London: Oil fell on Tuesday, as rising output from the Middle East and North Sea renewed concerns about a global supply overhang.
Brent crude futures were trading 37 cents lower at $45.46 per barrel at 0919 GMT (2:49 p.m. in India), retreating from earlier gains.
US crude futures were also down 37 cents at $44.41 per barrel.
Iraq said its oil shipments from southern fields averaged 3.364 million barrels per day (bpd) in April, up from 3.286 million in March.
Production from top exporter Saudi Arabia was 10.15 million bpd in April, but sources said it may return to near-records of 10.5 million bpd soon.
Iran is also raising output following an end to sanctions in January, having increased its exports to almost 2 million bpd from a little over 1 million bpd at the start of the year.
Daily supply of North Sea Brent crude oil, which contributes to the futures benchmark, will rise in June to its highest in four months, up 17 per cent from May, according to monthly loading programmes provided by trading sources.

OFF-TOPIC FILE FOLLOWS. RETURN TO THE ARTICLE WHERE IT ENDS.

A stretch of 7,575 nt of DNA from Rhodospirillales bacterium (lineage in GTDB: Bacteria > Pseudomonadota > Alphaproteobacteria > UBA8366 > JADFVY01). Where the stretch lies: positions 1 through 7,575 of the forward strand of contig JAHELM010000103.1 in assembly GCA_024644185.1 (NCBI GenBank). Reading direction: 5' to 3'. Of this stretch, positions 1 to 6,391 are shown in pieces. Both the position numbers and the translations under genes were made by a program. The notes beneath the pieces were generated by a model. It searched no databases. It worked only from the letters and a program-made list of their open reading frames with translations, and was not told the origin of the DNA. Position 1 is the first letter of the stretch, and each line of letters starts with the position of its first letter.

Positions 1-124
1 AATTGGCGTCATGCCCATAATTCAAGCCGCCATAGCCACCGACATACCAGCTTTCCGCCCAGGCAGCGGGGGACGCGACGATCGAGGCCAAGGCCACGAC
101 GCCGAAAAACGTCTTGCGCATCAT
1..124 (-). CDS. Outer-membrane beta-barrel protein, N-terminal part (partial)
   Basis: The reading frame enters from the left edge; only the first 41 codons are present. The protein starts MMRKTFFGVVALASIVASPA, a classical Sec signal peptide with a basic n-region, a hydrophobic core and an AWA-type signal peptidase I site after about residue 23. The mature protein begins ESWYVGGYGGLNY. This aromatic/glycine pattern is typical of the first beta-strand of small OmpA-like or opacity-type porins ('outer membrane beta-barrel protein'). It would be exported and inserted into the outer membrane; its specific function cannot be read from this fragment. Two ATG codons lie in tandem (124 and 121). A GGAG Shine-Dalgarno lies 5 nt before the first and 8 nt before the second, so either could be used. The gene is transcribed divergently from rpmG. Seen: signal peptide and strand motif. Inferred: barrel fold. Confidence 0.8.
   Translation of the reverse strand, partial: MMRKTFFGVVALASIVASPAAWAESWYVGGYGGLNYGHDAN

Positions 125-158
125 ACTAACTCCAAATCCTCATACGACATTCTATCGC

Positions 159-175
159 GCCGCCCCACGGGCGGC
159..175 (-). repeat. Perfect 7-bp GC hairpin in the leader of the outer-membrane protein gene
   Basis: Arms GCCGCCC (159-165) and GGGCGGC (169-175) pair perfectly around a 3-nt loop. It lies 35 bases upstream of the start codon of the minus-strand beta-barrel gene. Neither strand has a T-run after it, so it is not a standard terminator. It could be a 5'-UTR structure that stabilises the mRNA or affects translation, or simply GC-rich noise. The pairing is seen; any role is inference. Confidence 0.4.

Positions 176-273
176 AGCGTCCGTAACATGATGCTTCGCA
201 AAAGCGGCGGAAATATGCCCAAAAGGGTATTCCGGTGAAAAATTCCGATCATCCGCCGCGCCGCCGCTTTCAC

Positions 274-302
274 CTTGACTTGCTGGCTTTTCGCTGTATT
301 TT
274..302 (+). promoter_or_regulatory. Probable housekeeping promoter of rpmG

“There are enough supply stories out there to slow or temper any gains,” Richard Mallinson, analyst at Energy Aspects said, though he added lower supply from the United States should be supportive to prices in the longer term.
US production has slumped from a peak of around 9.6 million bpd in June 2015 to below 9 million bpd now, according to government data.
This helped lift crude by nearly 70 per cent from decade lows hit in early 2016.
Demand worries also returned to the horizon after China’s factory activity shrank for a 14th straight month in April.